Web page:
A royal wedding; how delightful. Who wouldn't wish Prince Harry and Meghan Markle well?
It's a happy story, and very much one for our times. He's a handsome enough prince, but she is no Cinderella or Sleeping Beauty. She's an intelligent and successful person in her own right, who doesn't need rescuing by anyone. And the days when his type was expected to marry someone suitable have largely gone – at least in what remains of European royalty, of which the UK's is by far the grandest and most successful survival. He can marry whom he likes, though what geneticists unromantically call 'assortative mating' means she's likely to look the part.
What, then, should Christians pray for them? Above all, perhaps, that they should be able to share as much of their lives as possible with each other, rather than with other people as well.
There is no point in praying they'll have a 'normal' life. There's no such thing; what's normal to one person is very odd to another. They will be, to a large extent, in the public eye. Both of them are used to that, but that doesn't mean they have to like it. And they will be pulled apart from each other by the demands of duty, too; Harry is well aware of what it takes to be a member of 'the Firm', as the family is called, and Ms Markle is finding out.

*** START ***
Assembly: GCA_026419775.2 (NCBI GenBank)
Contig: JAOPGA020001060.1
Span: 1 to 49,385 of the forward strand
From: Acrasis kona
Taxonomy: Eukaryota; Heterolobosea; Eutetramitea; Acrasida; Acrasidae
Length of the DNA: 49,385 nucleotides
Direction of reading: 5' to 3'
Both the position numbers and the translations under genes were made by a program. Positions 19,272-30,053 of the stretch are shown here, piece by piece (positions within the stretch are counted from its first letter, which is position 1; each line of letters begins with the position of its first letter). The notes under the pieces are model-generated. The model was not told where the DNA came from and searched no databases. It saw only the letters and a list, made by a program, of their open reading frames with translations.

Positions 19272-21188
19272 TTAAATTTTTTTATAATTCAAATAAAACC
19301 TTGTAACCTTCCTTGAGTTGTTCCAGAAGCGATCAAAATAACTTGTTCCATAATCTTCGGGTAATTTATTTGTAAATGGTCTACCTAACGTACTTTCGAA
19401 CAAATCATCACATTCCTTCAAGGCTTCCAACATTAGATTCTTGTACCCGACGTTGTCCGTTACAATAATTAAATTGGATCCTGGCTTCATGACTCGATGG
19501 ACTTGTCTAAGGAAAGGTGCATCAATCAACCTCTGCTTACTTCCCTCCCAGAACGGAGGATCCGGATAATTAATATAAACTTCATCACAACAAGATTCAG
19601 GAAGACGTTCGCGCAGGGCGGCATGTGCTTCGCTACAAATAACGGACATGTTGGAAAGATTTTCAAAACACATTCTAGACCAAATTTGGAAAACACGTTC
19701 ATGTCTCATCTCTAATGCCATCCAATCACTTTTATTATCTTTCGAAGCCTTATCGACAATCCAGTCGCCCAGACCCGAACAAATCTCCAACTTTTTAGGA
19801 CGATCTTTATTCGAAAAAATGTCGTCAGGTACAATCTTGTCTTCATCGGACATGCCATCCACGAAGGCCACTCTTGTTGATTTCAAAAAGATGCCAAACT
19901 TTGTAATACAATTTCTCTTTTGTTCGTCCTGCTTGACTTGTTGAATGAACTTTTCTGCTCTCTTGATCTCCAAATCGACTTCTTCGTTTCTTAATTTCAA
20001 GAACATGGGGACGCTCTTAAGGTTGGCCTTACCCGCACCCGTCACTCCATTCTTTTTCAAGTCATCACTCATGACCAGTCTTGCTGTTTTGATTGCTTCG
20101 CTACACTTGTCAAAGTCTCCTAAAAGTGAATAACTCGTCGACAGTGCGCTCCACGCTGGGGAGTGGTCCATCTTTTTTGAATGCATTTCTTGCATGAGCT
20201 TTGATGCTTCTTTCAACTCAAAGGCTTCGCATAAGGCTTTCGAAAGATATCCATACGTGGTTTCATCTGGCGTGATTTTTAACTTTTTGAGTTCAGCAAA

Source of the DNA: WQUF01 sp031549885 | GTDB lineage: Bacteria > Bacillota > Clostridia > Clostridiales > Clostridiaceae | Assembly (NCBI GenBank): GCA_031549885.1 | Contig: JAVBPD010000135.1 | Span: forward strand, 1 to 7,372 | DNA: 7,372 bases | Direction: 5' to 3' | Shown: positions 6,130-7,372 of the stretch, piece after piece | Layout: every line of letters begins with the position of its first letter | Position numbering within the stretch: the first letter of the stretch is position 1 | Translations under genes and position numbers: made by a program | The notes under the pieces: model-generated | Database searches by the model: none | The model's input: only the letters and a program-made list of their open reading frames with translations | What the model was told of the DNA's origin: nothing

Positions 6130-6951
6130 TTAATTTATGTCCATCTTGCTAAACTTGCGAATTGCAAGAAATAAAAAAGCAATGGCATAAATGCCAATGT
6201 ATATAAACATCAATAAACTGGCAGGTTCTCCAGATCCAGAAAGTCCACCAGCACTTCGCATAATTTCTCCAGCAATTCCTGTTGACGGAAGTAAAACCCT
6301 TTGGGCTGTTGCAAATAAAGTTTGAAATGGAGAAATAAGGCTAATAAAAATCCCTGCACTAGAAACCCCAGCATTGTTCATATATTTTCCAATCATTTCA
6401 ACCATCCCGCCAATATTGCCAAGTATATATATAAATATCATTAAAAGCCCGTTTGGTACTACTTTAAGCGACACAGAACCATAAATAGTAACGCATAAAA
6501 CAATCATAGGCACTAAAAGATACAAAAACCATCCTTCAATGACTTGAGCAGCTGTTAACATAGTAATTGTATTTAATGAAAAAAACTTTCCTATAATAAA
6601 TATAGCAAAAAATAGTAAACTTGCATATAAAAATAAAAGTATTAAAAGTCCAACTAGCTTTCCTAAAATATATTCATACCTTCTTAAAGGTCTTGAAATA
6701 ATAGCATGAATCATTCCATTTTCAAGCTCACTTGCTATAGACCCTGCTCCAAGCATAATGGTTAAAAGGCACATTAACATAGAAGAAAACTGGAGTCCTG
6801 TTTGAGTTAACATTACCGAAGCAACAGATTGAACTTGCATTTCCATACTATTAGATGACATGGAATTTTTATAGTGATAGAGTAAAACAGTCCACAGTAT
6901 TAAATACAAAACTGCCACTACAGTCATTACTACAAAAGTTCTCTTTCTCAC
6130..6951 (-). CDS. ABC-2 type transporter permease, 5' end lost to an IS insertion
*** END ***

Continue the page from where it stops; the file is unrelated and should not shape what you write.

Every married person faces tensions as they try to find space for each other. It's likely that these two will face more than most. For many people, they represent something quite fundamental in our shared national life. The unspoken contract with the Royal Family is that it's meant to represent us at our best, as we would really like to be, which is why it's such a big deal when they fall short – and why the Queen and the Duke of Edinburgh are so greatly respected. In that sense, a large proportion of the population feels they have a stake in their happiness.
Furthermore, there's something about that word 'prince' that taps straight into the primal stories we hear from childhood. Princes marry beautiful princesses whom they have saved from – well, whatever – and they all live happily ever after. Mess with that storyline at your peril – and there's no shortage of ruthless paparazzi eager to point out every flaw in the perfect romance.
Hence the need to pray for their lives together. That their love will endure after the heady stage of being 'in love' passes. That they'll be able to treat other people's expectations and demands with respect, but not as particularly important. That they'll live with shared goals as well as shared affections; and that they'll experience the presence of God throughout their future together.
Everyone loves a wedding, and a royal wedding in particular. It's a sign of hope in the future. But this wedding mustn't just be a symbol of our own hopes and dreams – even ones long dashed. It's the earthy and practical coming together of two real people for life; and it's in this gritty reality that marriages are forged and God is present.
Follow Mark Woods on Twitter: @RevMarkWoods